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What's New on the Secular Web?



See also: Events & The News Wire




March 28, 2005

Donald Morgan has updated his Biblical Inconsistencies with the addition of:
1) an introductory explanation of his use of the term "inconsistencies,"
2) a link to The Bible's Teaching on Baptism: Contradictory or Complimentary? (2003) (Off Site) by Eric Lyons, a rebuttal to Morgan's alleged assertions regarding baptism, and
3) a link to Eric Lyons on Baptism: An Alleged Rebuttal Rebutted (2005), which is Morgan's response to Lyons.

Eric Lyons states that Morgan (and named others) assert that "the Bible contradicts itself regarding whether or not water baptism is essential for salvation" and "Jesus and Paul were confused regarding the purpose of baptism--was it necessary, or not?" Quite simply, Lyons is wrong where Morgan is concerned. Lyons' argument is a straw man.


March 24, 2005

Added Review of On the Resurrection of Jesus Christ (2005) by Edward Tabash to the Resurrection index page in the Modern Library

In this review of a debate between atheist historian Richard Carrier and fundamentalist Christian historian Michael Licona on the resurrection of Jesus Christ, Tabash summarizes the arguments offered by both sides and offers a critique of their arguments. He also points out areas where Carrier could have stressed significant points more emphatically than he in fact did.


March 20, 2005

Added "From Fine-Tuning to Theism: How Gaping Is the Chasm?" by Toby Wardman to the Agora section of the Kiosk.

"Advocates of intelligent cosmological design often rely heavily on the embattled fine-tuning argument to prop up their theistic beliefs. But, even if the argument were to come up trumps, there would still be a gaping chasm between so-called fine-tuning and a Christian God."


March 17, 2005

Added Review of G. A. Wells' Can We Trust the New Testament? (2005) by Robert Price to the Resurrection index page in the Modern Library

Wells presents evidence that the events described in the New Testament were written over time to support the agendas of the Christian church, questioning the authorship of the Book of Acts and casting doubt on the events it and the Gospels describe. In his review, Price notes that while "Wells's usual targets are conservative apologists who are trying to twist the results of criticism in order to preserve an essentially precritical estimate of Scripture, this time he is going after liberal and radical theologians who readily admit that the damage to traditional views has been devastating."


March 16, 2005

Added "Astrology and the Hindu Psyche" by R. K. Sudan to the Agora section of the Kiosk.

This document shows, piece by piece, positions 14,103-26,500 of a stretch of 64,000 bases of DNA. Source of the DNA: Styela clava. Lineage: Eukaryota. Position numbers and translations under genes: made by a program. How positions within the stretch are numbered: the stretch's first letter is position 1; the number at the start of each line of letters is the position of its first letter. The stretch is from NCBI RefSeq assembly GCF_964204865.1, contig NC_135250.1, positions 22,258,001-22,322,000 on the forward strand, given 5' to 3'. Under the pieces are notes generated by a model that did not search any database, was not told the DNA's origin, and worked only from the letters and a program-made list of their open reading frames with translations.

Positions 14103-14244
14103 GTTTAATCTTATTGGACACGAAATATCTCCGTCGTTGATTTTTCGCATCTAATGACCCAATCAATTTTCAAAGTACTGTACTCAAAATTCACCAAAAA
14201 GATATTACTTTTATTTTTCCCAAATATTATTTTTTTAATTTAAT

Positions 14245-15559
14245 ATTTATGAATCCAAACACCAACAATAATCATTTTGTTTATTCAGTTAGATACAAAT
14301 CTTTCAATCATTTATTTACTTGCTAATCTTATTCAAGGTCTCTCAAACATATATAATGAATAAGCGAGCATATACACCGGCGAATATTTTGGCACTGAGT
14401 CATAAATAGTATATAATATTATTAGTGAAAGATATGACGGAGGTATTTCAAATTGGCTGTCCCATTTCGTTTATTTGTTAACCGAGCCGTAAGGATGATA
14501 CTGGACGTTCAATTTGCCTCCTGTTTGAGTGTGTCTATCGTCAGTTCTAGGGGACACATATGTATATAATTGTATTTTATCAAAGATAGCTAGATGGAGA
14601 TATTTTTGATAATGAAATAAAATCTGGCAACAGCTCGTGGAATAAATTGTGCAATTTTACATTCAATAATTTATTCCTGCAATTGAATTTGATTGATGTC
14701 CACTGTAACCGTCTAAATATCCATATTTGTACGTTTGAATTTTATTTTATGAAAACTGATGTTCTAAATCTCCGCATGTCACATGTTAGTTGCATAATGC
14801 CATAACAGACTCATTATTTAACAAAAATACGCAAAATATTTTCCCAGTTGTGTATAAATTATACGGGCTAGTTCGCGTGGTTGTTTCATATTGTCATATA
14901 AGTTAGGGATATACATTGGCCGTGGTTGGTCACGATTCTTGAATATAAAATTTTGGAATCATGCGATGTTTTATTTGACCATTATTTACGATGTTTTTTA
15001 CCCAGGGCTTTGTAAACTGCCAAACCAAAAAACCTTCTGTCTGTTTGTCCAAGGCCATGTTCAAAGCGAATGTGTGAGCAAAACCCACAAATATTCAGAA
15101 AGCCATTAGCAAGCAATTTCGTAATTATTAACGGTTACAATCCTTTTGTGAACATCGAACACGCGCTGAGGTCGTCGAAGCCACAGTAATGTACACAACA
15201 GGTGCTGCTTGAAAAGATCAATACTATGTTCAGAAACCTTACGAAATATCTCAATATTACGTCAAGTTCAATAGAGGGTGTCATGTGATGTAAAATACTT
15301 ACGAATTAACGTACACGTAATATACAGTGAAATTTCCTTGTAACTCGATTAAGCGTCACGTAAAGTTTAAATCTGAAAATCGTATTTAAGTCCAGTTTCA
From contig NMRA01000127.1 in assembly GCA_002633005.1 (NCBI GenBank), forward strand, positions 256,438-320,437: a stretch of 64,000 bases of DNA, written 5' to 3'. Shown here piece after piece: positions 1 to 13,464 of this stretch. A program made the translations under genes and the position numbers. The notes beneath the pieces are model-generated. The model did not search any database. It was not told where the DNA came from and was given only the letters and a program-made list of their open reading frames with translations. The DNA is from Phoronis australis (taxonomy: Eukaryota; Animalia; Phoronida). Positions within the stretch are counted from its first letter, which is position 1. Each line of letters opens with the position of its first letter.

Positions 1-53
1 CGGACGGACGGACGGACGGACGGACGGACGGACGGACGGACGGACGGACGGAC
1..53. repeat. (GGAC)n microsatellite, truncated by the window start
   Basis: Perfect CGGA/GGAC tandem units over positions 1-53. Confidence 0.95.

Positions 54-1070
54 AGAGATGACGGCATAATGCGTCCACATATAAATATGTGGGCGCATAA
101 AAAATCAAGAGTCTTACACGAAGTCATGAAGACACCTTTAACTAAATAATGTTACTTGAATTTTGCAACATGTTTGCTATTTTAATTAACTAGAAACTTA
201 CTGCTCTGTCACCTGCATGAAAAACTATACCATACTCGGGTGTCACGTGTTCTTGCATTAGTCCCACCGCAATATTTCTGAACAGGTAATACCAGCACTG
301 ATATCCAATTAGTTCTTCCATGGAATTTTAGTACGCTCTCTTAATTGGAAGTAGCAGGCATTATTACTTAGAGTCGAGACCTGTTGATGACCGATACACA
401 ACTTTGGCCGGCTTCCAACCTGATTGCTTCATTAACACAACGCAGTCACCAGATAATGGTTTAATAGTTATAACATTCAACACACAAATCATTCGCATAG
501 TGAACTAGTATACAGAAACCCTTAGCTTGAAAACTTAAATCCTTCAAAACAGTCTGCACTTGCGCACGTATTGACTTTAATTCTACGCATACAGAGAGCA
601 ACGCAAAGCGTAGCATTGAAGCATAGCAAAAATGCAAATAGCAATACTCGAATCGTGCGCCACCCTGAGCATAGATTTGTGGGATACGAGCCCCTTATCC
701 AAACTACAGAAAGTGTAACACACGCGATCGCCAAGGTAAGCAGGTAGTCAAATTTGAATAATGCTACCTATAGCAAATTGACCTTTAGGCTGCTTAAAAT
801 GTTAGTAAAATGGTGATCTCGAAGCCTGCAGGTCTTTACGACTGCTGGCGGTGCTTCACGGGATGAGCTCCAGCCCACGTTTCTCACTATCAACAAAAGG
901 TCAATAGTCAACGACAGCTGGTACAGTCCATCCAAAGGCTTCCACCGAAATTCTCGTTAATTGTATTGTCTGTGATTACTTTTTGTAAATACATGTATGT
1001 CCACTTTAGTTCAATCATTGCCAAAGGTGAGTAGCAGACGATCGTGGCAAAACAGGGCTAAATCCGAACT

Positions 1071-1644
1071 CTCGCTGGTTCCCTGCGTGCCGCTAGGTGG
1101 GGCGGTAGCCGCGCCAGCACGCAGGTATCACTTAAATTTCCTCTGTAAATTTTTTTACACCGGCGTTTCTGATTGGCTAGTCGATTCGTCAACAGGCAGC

"Although belief in astrology seems to prevail universally, a major difference between the astrological practices of other religions and Hinduism is that astrology gained religious sanctification in Hinduism. Nowhere has reliance on astrology gone so deep as in Hindu society."


March 12, 2005

The Local Organizations Around the World, National Organizations Around the World, and Student Organizations Around the World pages were updated with new links to t'Zal Wel Gaan and the European Humanist Federation in Belgium, and an updated link for the First Coast Freethought Society in Florida.


March 3, 2005

Added a link to Introduction to Biblical Archaeology 5: The Rise of God (2005) (Off Site), by Joel Ng, to the Secular Web Reference Desk

This is the fifth in a series of articles on Biblical Criticism, Archaeology, & History in the Ebla Forum Library.


March 1, 2005

Current Feature: The Sad Case of Alister McGrath by Nevyn O'Kane

A scathing indictment of Oxford theology professor Alister McGrath's (mis)understanding of atheism.

Book-of-the-Month: Value and Virtue in a Godless Universe, (2005), by Erik J. Wielenberg, Ph.D.

Suppose there is no God. This supposition implies that human life is meaningless, that there are no moral obligations and hence people can do whatever they want, and that the notions of virtue and vice, right and wrong, and good and evil have no place in the universe. Erik J. Wielenberg believes this view to be utterly erroneous and, in this thought-provoking book he explains the reasons why.

Special Feature: Why I Don't Buy the Resurrection Story by Richard Carrier

As a historian with a good knowledge of Greek, Richard Carrier is finally qualified to make a professional judgement in the matter. Now the fifth edition of a project that began in 1998, this essay explains why he finds the [alleged] Resurrection to be an unconvincing argument for becoming a Christian.

 


See "What's New?" for past months and years.

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